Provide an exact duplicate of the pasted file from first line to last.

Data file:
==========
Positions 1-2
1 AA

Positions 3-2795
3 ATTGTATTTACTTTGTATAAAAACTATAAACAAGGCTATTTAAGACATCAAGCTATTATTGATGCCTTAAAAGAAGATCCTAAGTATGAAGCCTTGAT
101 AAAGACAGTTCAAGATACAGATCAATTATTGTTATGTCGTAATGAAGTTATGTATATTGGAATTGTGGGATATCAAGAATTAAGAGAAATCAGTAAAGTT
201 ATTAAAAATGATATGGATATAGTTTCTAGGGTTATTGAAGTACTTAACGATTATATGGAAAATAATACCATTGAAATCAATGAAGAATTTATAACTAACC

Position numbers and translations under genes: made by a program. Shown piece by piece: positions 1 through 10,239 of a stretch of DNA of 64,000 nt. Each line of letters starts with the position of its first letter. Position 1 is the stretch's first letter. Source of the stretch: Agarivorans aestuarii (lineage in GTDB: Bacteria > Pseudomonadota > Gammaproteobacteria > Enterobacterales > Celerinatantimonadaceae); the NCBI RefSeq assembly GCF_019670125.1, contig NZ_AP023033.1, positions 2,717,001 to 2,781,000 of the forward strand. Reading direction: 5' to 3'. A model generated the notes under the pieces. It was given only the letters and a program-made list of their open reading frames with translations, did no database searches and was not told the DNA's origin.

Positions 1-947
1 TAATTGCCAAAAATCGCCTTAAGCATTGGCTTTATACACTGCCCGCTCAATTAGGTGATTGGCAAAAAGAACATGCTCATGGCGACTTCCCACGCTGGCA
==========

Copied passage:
Positions 1-2
1 AA

Positions 3-2795
3 ATTGTATTTACTTTGTATAAAAACTATAAACAAGGCTATTTAAGACATCAAGCTATTATTGATGCCTTAAAAGAAGATCCTAAGTATGAAGCCTTGAT
101 AAAGACAGTTCAAGATACAGATCAATTATTGTTATGTCGTAATGAAGTTATGTATATTGGAATTGTGGGATATCAAGAATTAAGAGAAATCAGTAAAGTT
201 ATTAAAAATGATATGGATATAGTTTCTAGGGTTATTGAAGTACTTAACGATTATATGGAAAATAATACCATTGAAATCAATGAAGAATTTATAACTAACC

Position numbers and translations under genes: made by a program. Shown piece by piece: positions 1 through 10,239 of a stretch of DNA of 64,000 nt. Each line of letters starts with the position of its first letter. Position 1 is the stretch's first letter. Source of the stretch: Agarivorans aestuarii (lineage in GTDB: Bacteria > Pseudomonadota > Gammaproteobacteria > Enterobacterales > Celerinatantimonadaceae); the NCBI RefSeq assembly GCF_019670125.1, contig NZ_AP023033.1, positions 2,717,001 to 2,781,000 of the forward strand. Reading direction: 5' to 3'. A model generated the notes under the pieces. It was given only the letters and a program-made list of their open reading frames with translations, did no database searches and was not told the DNA's origin.

Positions 1-947
1 TAATTGCCAAAAATCGCCTTAAGCATTGGCTTTATACACTGCCCGCTCAATTAGGTGATTGGCAAAAAGAACATGCTCATGGCGACTTCCCACGCTGGCA